On January 6, after completing his purchase of the Indianapolis Motor Speedway, NTT IndyCar Series and IMS productions, Roger Penske announced the realignment of his three NASCAR Cup Series teams. The move seemingly came out of nowhere, as every team had won and made the playoffs in 2019.
For about five minutes – if that long – the move was surprising. Then came the reminder that Penske knows what he’s doing, followed by a breakdown of which one of the teams was the real winner in the deal.
Until Sunday at New Hampshire, the answer appeared to be Ryan Blaney. He was the one who landed championship-winning crew chief Todd Gordon, one of the smartest guys in the garage. Gordon was the ingredient Blaney needed to pick up his performance, while Paul Wolfe, who guided Brad Keselowski to a title, and Joey Logano, the 2018 champion, were going to be just fine.
Keselowski ended up with the team that had been Blaney’s, led by Jeremy Bullins. On January 7, a particular writer opined that Blaney and Bullins were always a step behind their teammates. Would the same now happen with Keselowski as the driver?
Twenty races into the season, the answer has been a resounding no. And not only that, Keselowski is the leader of the Team Penske clubhouse in wins, top-10 finishes, playoff points, and laps led. In the big picture, Keselowski is second-best in laps led, top-10 finishes, and average finish in the series.
“It’s been good,” said Keselowski, standing on the New Hampshire frontstretch, of his relationship with Bullins. “I’ve had a good career, and I thought we needed a kick in the ass, and Jeremy and this whole team have been a kick in the butt for me to make me a little better and push me to find another level and we’re doing that so far.
“I’m just really thankful. I’m in a great spot here, and hungry for more wins. I think this is my fifth straight year with three wins, but I don’t want to stop here. I want us to keep going, and I know this team can do it. I’m driven.”
Complacency is a threat to even the best athletes. In the spring of 2019, Keselowski addressed his concern of it happening to his team on the grounds that they were off to such a hot start, but had such a long way to go in the season.
Pressed about his “kick in the ass” comment after his most recent win, Keselowski reiterated that he’d had a good team since he became a full-time driver in 2010. Coming into the year, Keselowski had won a championship (2012), 30 races, and finished inside the top 10 in points in seven of his ten full seasons.
But Keselowski also admitted, “Good is the enemy of great. Sometimes I’ve allowed myself to fall into that good category. Good isn’t good enough.”
At 36 years old, Keselowski is past merely wanting a second title and is now “dying” to get the second one. In a way, a second title would validate his career, and Keselowski looks at multiple titles as what helps craft a driver’s legacy. He is also big on numbers or markers for the Hall of Fame. Thirty wins is a marker to Keselowski, which he hit last year and has surpassed with Bullins and company.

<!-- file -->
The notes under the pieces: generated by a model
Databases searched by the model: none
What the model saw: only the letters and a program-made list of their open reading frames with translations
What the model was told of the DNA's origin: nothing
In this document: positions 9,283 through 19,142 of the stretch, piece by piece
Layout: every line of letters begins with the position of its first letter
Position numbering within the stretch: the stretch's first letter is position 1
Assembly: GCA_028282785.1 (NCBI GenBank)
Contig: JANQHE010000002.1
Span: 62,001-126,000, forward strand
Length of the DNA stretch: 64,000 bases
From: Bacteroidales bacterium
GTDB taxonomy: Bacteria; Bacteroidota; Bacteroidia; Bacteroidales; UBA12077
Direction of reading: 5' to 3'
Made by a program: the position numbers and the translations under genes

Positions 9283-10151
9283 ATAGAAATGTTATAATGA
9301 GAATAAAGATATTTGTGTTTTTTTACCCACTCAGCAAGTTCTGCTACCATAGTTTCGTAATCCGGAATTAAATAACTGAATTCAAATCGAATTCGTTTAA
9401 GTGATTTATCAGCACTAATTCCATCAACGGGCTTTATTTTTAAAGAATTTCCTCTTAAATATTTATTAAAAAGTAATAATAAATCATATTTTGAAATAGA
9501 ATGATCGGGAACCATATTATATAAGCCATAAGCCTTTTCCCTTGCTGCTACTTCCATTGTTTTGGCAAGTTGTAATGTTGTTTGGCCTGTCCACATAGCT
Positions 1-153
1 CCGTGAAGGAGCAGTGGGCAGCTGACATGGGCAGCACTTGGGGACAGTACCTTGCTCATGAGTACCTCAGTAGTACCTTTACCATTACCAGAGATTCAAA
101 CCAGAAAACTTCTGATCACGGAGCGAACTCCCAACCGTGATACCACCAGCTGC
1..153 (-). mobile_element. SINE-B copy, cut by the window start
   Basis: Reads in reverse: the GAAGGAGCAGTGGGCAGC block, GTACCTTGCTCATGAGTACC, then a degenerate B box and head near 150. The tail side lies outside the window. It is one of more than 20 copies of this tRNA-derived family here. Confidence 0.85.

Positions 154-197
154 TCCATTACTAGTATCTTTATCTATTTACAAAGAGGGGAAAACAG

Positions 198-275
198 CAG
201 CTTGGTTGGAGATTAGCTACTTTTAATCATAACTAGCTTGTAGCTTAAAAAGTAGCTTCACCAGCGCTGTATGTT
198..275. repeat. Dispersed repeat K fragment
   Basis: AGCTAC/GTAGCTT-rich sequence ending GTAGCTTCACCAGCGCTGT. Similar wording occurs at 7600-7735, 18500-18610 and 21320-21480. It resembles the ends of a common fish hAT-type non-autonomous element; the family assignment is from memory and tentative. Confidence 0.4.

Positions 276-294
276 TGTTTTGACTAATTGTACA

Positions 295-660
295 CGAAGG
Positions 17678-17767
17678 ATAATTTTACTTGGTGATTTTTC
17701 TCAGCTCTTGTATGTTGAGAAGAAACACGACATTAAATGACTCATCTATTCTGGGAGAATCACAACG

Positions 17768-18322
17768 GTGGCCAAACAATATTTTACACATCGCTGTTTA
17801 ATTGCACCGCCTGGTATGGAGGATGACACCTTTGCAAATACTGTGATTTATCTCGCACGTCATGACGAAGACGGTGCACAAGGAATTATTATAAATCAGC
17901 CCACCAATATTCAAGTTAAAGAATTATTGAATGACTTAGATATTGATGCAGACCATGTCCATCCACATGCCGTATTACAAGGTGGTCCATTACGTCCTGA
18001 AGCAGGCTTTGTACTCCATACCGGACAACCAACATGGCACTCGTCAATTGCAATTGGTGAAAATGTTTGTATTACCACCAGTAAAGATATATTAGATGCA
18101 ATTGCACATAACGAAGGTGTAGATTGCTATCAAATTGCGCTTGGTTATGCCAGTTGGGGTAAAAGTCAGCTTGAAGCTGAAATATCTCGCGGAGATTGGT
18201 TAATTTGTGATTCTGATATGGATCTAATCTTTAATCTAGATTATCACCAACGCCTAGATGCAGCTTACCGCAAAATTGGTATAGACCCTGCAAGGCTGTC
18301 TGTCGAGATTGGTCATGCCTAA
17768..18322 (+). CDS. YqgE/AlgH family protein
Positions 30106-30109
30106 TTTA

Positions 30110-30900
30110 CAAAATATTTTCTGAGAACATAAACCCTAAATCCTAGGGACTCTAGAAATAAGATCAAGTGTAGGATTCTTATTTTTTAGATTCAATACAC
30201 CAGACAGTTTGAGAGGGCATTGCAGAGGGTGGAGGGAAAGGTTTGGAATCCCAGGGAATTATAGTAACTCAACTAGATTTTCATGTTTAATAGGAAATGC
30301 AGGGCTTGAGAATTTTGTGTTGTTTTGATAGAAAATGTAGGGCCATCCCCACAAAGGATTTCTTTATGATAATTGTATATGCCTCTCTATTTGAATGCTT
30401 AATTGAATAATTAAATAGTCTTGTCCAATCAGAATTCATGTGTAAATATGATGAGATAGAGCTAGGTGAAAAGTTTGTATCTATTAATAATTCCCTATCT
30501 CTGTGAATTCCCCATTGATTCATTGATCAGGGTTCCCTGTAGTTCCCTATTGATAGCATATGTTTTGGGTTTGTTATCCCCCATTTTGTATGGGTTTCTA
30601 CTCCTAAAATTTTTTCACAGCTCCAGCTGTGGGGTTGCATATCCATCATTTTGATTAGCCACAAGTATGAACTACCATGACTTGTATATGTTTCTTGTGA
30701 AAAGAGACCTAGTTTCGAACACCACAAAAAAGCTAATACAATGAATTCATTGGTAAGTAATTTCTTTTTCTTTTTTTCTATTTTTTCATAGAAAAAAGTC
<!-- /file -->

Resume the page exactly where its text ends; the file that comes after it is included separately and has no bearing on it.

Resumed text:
Working with a completely new group of people “has been a really good challenge for me,” said Keselowski. “In a lot of ways, it removes some sacred cows in the ways I approach things, and I think that’s a good thing. The low downforce on the cars this year is really clicking with me on the short tracks, which is good. Like I said, to remove the sacred cows from me and my way of thinking, that can be really healthy.”
Good health has translated to sweet success for the No. 2 team. But there is more to be had with plenty of racing still to go.
“We’ve only got three wins, which is great, but there’s a lot of races,” said Bullins. “You look back and think, ‘if we did this a little bit differently, we could have won that race, too’. I think it’s a testament to this team. This group is very good at not taking ‘no’ for an answer in a lot of ways when it comes to trying to get better, trying to push things, find new ways to find speed, find handling in these cars.
“I think everybody at Team Penske has that mentality. I think it’s been a really good working relationship with Brad. We’ve tried to use his experience to our advantage as a team. I told him day one, our job is to give him the tools to be successful. We’re going to rely on his feedback a lot to do that, his experience. It’s just been a good mix.
“There are just some fresh ideas from our team, and you combine that with his experience, and being able to talk about what you anticipate the racetrack is going to do as the day goes. The stuff is invaluable when it comes to making good decisions.”
Who else makes good decisions? Roger Penske. And the decision he made seven months ago has provided new energy to his veteran driver.